Ever since members of the Kahnawake Indian reserve’s militant Warrior Society blockaded the Mercier Bridge linking Montreal to communities on the St. Lawrence River’s south shore last month, federal Conservative MP Ricardo Lopez has made his position on the issue clear. Lopez, who represents the south-shore bedroom community of Châteauguay, where the blockade has seriously inconvenienced hundreds of residents who commute daily into the city, has consistently called for the intervention of the Canadian armed forces to end the crisis. Last week, the Tory backbencher’s campaign gathered a sudden momentum when more than 10,000 Châteauguay-area residents briefly overwhelmed a police barricade on the fringes of the Kahnawake reserve and, like Lopez, called for the army to clear the bridge. Declared Lopez, who got a hero’s reception when he joined the demonstration: “The people are now speaking the same language as me.
I am very happy.”
Indeed, the tone and content of public debate over the Mohawk issue reached a discordant—and potentially dangerous—pitch last week. Quebec police maintained their battle stations around Kahnawake, blocking approaches to the Mohawk-held south end of the Mercier Bridge, and at the Kanesatake Mohawk community at Oka, Que., 30 km west of Montreal. Tensions were equally high in Oka, where the current crisis erupted on July 11 with a failed police assault that left one officer dead and resulted in Mohawks and police facing off behind barricades on the main road through town. At a local council meeting, several hundred townspeople vented their frustrations at the devastation that the blockade has caused to Oka’s tourism-based economy. And within the Mohawk community, gunfire broke out for the first time in three weeks as the Kanesatake council’s Grand Chief George Martin and his supporters feuded with militant Warriors, most of whom have moved into Kanesatake from other Mohawk reserves, including Kahnawake and Akwesasne, near Cornwall, Ont., to maintain the barricades.
No one was reported injured in the incident, but Martin later told reporters in Montreal that his home had been ransacked and described the Warriors as agitators. Added Martin: “This is my reserve—this is not your reserve. Get the hell out.” For its part, the Mohawk Nation Office representing the Indians at the barri-
cades responded in one statement that the problem arose because an associate of Martin’s brought liquor into the community—something frowned upon by the Warriors. The statement added: “In the excitement, shots were fired into the air. The situation was brought under control.”
As the standoff entered its fourth week, slow negotiations continued between the Mohawks and Quebec officials to remove the heavily armed Mohawk and police barricades at Oka and the bridge. But the pace of the talks was not enough for some Quebec residents. In the Châteauguay area, further demonstrations followed on the heels of the Mercier Bridge
protest as angry south-shore residents blocked access to Montreal’s Champlain Bridge in an attempt to draw attention to their plight.
Oka residents, meanwhile, met to discuss a federal government plan to deal with the disputed land at the heart of the conflict—65 acres that the Mohawks claim as their own but that the town council wants to use to expand its municipal golf course and enlarge a housing development. Ottawa’s proposal: that it pay $3.8 million to Oka—on top of another $1.4 million paid to a private French developer for another section of disputed land—then turn the area over to the Mohawks. But Oka residents vetoed that proposal, saying that no negotiations could take place until the Indians disarmed and left their barricades. Declared Oka councillor Réjean Larocque: “The people are just fed up with the attitude of the Mohawks. If you lived here, you would understand the frustrations.”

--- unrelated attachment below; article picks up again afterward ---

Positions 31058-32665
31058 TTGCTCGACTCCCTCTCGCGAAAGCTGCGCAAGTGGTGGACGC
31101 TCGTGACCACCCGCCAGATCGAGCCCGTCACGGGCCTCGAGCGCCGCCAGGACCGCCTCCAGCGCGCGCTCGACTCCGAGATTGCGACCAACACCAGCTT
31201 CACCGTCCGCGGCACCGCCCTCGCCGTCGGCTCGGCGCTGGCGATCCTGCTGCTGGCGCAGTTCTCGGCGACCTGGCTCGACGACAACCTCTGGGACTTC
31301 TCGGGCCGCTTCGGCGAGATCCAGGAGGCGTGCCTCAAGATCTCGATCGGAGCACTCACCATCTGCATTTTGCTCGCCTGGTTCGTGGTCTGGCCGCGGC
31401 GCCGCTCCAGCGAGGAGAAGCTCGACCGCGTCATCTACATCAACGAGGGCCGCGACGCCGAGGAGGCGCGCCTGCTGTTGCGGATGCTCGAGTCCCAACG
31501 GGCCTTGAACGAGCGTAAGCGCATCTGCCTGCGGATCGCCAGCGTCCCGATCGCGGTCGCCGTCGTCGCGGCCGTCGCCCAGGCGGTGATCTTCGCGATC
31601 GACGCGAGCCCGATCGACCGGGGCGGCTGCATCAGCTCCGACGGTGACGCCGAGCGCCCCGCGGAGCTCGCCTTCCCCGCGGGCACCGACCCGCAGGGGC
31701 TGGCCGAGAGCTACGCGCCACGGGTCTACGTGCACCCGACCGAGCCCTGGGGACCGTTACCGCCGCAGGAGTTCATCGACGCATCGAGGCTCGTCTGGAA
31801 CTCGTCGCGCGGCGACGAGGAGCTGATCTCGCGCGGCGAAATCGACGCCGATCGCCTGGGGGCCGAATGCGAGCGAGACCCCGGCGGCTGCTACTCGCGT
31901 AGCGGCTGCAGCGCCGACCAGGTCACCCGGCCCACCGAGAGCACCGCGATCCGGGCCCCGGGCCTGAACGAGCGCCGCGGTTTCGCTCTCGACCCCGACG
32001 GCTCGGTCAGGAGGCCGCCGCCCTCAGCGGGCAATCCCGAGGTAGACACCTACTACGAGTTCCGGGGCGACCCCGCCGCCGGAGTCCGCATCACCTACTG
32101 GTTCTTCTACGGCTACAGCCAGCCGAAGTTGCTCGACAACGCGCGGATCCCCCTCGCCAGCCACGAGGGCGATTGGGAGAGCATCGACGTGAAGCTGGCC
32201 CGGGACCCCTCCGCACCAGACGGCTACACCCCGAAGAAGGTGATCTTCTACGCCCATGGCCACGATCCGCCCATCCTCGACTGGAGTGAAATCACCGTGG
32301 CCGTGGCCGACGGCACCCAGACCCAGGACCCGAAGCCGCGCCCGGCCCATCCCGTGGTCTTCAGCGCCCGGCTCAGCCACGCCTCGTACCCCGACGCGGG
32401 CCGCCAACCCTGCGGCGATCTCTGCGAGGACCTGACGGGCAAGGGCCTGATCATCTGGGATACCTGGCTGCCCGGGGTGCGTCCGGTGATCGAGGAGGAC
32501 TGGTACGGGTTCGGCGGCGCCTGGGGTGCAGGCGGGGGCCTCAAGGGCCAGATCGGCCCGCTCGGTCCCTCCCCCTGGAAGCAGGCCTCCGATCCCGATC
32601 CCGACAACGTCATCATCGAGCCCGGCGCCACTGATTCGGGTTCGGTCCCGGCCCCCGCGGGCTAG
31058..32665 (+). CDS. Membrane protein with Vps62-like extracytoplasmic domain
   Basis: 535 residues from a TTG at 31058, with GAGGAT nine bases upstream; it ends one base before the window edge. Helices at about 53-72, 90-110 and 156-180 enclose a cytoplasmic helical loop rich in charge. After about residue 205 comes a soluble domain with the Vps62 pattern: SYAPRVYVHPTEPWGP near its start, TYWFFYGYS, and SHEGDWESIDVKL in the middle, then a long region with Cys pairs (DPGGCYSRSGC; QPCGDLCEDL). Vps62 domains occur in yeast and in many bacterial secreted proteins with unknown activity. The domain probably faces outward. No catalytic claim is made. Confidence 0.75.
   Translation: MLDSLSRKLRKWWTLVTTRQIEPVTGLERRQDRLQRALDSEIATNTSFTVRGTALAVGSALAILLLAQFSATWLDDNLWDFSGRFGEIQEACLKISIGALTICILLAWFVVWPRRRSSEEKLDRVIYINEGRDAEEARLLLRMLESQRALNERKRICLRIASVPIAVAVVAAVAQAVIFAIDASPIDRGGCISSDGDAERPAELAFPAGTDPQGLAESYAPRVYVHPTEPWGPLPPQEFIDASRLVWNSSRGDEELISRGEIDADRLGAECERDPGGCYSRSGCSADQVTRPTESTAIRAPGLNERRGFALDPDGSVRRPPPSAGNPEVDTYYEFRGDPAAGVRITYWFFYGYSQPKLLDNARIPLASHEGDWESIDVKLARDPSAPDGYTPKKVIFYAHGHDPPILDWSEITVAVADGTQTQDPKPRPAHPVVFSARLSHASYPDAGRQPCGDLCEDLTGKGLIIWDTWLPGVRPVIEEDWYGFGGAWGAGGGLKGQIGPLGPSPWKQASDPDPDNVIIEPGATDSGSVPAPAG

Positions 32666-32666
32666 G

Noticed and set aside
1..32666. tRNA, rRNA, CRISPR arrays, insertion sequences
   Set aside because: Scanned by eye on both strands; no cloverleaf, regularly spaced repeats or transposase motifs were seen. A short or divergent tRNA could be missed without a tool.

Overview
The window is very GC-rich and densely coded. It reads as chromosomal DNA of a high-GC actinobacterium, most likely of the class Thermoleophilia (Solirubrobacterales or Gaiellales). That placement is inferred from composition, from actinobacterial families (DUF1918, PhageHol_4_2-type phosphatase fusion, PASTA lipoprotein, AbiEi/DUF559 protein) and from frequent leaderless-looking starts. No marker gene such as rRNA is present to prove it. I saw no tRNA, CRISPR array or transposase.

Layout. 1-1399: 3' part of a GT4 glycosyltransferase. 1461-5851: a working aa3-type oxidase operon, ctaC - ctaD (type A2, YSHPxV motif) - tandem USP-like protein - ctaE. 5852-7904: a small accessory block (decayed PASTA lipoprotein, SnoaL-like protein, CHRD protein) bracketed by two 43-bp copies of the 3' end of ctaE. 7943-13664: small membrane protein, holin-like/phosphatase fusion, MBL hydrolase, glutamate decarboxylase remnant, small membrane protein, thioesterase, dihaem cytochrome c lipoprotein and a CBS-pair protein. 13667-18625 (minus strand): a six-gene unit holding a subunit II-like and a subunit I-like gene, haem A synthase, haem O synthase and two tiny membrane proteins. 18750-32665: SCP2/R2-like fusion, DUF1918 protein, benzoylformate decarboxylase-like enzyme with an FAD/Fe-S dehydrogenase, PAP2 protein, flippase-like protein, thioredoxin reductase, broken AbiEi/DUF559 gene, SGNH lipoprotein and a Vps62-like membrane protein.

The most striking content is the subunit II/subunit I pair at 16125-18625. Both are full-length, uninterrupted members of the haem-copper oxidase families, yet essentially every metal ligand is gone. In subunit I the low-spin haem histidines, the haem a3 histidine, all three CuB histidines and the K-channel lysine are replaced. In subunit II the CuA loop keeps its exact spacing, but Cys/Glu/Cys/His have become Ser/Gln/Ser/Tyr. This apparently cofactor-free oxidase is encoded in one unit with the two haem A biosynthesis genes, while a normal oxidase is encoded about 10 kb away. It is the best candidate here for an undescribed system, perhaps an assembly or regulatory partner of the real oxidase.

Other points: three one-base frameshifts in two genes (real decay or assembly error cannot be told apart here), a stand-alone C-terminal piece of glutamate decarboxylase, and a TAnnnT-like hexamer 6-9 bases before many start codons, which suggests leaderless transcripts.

The divisions within the community became glaringly apparent after the meeting when an antique-store owner, Jean-Pierre Marcellin, who had expressed sympathy for the natives, had the front window of his store smashed. And Pierre Min ville, an Oka resident who opposed the golf course expansion, told Maclean ’s that he has asked for police protection against residents who threatened to lynch him. Said Minville: “We are going through a racism crisis here that is incredible.”
Meanwhile, both federal and provincial officials said last week that they would welcome the involvement of the Paris-based International Federation of Human Rights, which is assembling a 24-member delegation to send to Canada when the Mohawks agree to dismantle their barricades. The federation’s secretary general for international relations, Jean-Claude Fouque, who has spent eight days behind the barricades, said last week that both the Mohawks and non-Mohawks had been guilty of human rights abuses. Still, he added that the involvement of international observers would
be to the Indians’ advantage. Said Fouque: “They feel they will not be rolled up and fried while international observers are watching.” But the armed standoffs are also attracting the attention of other native leaders in Canada. One Cree leader from Quebec’s James Bay area, Matthew Coon-Come, predicted that youths might be encouraged to take up arms to defend their land in the face of the Quebec government’s continuing hydroelectricity megaprojects in the region. And Georges Erasmus, national chief of the Assembly of First Nations, added that other aboriginal bands may have to take militant action to resolve their land claims. Said Erasmus: “We have come to the conclusion that peaceful negotiations are not working.” The danger remained that those attitudes may become the legacy of Oka and the Mercier Bridge.
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